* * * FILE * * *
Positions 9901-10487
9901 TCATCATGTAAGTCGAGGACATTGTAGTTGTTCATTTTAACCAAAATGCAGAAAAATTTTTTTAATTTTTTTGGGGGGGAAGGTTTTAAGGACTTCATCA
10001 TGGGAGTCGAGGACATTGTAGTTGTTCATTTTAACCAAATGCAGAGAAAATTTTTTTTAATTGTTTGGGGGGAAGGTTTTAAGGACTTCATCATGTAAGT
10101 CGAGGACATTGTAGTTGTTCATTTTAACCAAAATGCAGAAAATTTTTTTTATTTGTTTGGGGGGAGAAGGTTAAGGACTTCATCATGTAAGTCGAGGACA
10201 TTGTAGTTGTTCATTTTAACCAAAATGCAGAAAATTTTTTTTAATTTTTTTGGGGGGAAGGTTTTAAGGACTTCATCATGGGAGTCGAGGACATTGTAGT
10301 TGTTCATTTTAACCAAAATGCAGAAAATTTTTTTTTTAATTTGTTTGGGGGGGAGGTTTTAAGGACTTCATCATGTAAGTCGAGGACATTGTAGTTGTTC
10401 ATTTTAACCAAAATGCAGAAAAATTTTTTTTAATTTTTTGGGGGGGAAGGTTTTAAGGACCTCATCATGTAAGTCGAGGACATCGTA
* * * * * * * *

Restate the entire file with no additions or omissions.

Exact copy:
Positions 9901-10487
9901 TCATCATGTAAGTCGAGGACATTGTAGTTGTTCATTTTAACCAAAATGCAGAAAAATTTTTTTAATTTTTTTGGGGGGGAAGGTTTTAAGGACTTCATCA
10001 TGGGAGTCGAGGACATTGTAGTTGTTCATTTTAACCAAATGCAGAGAAAATTTTTTTTAATTGTTTGGGGGGAAGGTTTTAAGGACTTCATCATGTAAGT
10101 CGAGGACATTGTAGTTGTTCATTTTAACCAAAATGCAGAAAATTTTTTTTATTTGTTTGGGGGGAGAAGGTTAAGGACTTCATCATGTAAGTCGAGGACA
10201 TTGTAGTTGTTCATTTTAACCAAAATGCAGAAAATTTTTTTTAATTTTTTTGGGGGGAAGGTTTTAAGGACTTCATCATGGGAGTCGAGGACATTGTAGT
10301 TGTTCATTTTAACCAAAATGCAGAAAATTTTTTTTTTAATTTGTTTGGGGGGGAGGTTTTAAGGACTTCATCATGTAAGTCGAGGACATTGTAGTTGTTC
10401 ATTTTAACCAAAATGCAGAAAAATTTTTTTTAATTTTTTGGGGGGGAAGGTTTTAAGGACCTCATCATGTAAGTCGAGGACATCGTA